Space: The King’s Frontier

“Only someone who is ready for everything, who doesn’t exclude any experience, even the most incomprehensible, will live the relationship with another person as something alive and will himself sound the depths of his own being.”
Rainer Maria Rilke

When I first moved to Montreal, I went into a rather small place that was conveniently located a stone throw away from work. It got cluttered quickly and having friends over was troublesome. Eventually I moved to a large place which seemed really empty when I simply moved my stuff from my old place to my new place. Suddenly I had all this space to do something with. From that space, I purchased items and arranged my place in a way that made it finally feel like a home. After having moved a  total of four times in a year and a half, I finally felt settled. Finally felt at home.

I’ve often heard a phrase in ‘self-development’ that stuck with me through the years, and that’s that this is a process of ‘undoing’ or ‘unlearning’ more then it is about ‘developing’ something. We learned how to judge others, and our selves. We learned how to feel like losers or screw-ups. Whether from family or the society around us, we can’t help but learn a lot of things that don’t benefit us as we grow up. Of course, our capacity for learning benefits us heavily as well. It’s the only way we could read and consume something like this blog, or know not to take candy from strangers.

Not everything that is learned is beneficial though, and that’s why unlearning is necessary. This is the practical tool towards living out The King’s Journey. The steps go something like this once you take something you’ve learned before:

  1. Question why it is you’re supposed to do whatever you’ve learned in the way that you’ve learned it.
  2. If it still makes sense to do things that way, and it benefits you, then keep it up, if it doesn’t, continue to step 4.
  3. Start to break down that idea. Who decided it should be that way? Is it still relevant today? Would you be able to live your life without it? How essential is it really?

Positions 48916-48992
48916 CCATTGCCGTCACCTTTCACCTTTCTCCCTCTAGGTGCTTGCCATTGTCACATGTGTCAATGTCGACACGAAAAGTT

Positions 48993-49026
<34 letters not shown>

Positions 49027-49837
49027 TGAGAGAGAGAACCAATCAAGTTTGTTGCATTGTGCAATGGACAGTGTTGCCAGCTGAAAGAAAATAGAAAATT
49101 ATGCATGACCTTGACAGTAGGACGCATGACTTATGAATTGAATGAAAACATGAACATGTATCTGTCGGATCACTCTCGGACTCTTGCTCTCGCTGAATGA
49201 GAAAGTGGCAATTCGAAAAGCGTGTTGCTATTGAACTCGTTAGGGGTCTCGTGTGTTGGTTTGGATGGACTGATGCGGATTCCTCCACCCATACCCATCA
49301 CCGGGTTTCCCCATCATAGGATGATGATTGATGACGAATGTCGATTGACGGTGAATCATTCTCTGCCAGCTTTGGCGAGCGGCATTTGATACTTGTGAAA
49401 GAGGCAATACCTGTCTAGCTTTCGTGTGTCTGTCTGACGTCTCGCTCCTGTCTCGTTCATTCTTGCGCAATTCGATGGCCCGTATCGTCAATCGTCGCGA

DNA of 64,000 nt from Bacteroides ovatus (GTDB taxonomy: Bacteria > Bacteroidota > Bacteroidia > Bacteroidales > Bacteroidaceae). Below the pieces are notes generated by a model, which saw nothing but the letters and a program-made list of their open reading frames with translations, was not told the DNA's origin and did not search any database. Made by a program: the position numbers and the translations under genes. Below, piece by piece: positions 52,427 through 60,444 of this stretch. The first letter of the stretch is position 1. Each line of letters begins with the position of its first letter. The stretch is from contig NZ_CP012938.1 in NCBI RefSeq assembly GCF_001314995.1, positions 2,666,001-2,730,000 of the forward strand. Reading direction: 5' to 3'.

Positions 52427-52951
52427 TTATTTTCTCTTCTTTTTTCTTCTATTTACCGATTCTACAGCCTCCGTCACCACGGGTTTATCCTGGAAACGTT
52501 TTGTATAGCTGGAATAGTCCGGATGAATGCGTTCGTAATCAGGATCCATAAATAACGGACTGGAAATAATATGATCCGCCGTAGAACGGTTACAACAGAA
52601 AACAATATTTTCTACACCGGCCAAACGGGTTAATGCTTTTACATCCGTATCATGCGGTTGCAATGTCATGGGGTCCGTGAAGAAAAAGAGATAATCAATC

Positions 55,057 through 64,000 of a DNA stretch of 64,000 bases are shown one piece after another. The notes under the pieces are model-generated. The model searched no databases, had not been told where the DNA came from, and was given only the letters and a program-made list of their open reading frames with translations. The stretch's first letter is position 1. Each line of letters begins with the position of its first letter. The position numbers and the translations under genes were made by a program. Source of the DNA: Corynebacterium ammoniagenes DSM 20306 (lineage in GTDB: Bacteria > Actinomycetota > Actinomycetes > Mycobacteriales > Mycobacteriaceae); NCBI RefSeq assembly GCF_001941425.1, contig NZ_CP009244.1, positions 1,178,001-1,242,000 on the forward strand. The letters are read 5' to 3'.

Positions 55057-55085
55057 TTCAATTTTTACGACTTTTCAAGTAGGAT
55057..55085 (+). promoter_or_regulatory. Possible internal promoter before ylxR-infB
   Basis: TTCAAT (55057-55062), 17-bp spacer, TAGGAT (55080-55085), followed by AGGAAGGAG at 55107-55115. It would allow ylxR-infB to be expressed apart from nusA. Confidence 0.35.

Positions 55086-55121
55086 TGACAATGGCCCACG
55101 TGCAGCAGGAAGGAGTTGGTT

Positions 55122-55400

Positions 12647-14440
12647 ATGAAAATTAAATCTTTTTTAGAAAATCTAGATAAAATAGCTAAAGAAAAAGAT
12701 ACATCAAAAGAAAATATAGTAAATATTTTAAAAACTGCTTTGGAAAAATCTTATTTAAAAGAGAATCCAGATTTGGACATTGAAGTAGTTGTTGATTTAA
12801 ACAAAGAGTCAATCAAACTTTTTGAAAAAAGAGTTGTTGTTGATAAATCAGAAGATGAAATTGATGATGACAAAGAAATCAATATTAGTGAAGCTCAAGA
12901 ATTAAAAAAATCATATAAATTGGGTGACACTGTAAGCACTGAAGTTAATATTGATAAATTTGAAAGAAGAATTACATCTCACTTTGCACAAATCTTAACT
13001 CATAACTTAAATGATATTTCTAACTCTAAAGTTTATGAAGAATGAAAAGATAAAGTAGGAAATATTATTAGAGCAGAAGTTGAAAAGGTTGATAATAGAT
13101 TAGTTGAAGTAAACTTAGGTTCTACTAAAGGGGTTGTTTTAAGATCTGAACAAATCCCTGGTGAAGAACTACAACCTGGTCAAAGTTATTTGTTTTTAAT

4. Once the idea is seen as simply an idea, and it starts to fade away, you now have space.
  5. In this space, you may freely choose to follow a new idea or concept, one that benefits you in the life you’ve chosen to create.

To give a quick example, imagine an idea like following in your family’s footsteps of being a musician, even though you’ve been drawn towards being a biologist.

  1. I’m supposed to be a musician because my parents paid a lot for my practice as a child, and it’s all they know. My brother and sister are both working towards being musicians as well, and they seem to love it, maybe there is something wrong with me.
  2. The idea doesn’t benefit me because it makes me feel guilty about my future and my past up until now and makes me feel like there is something wrong with me.
  3. My parents decided it, and I’ve never really talked to them about it, so I don’t even know how they would react. Not everyone who came from a family of musicians went on to be a musician themselves. Even though I’ve spent so much time on music already, I still have my whole life ahead of me, to continue doing it from now on just because I’ve always done it, is only going to lead to more suffering.
  4. I’ve just been assuming everything so far, and was so anxious I’d be doomed to an entire life of this. Either I’ll make my parents understand, or I’ll find a way to continue living my life the way I’ve decided. I can’t actively choose to be miserable my entire life just to please my parents.
  5. I’m going to use all my free time to study towards being a biologist while I work towards convincing my parents and showing them where my passions lie. Now that I’m not spending my days worrying about my future and what might be wrong with me, I can move forwards towards living the life I want to create.

Perhaps you don’t speak quite like that, but that would be a quick example of how you can go inside yourself to find how much truth there is to something you’ve chosen to believe this whole time. If a belief doesn’t benefit you, break it down, and create a new one.

As I said before, The King’s Journey is often avoided because it means you take full responsibility. It’s much easier to go with the flow, follow in the footsteps or advice of your parents, to let them take care of everything. It can be parents, other family, society, friends, or even Hollywood. Everything and everyone is trying to tell you how to live, and what to do. It may be harder to take responsibility and actively choose to create your life and the different aspects of it, but the rewards surpass anything you could imagine.

When you have space, you no longer have clutter, and you have the opportunity to create the life you want. All you need to do is find the borrowed ideas, and supplement them with your own. It may take months or years, but the journey is a blast too.

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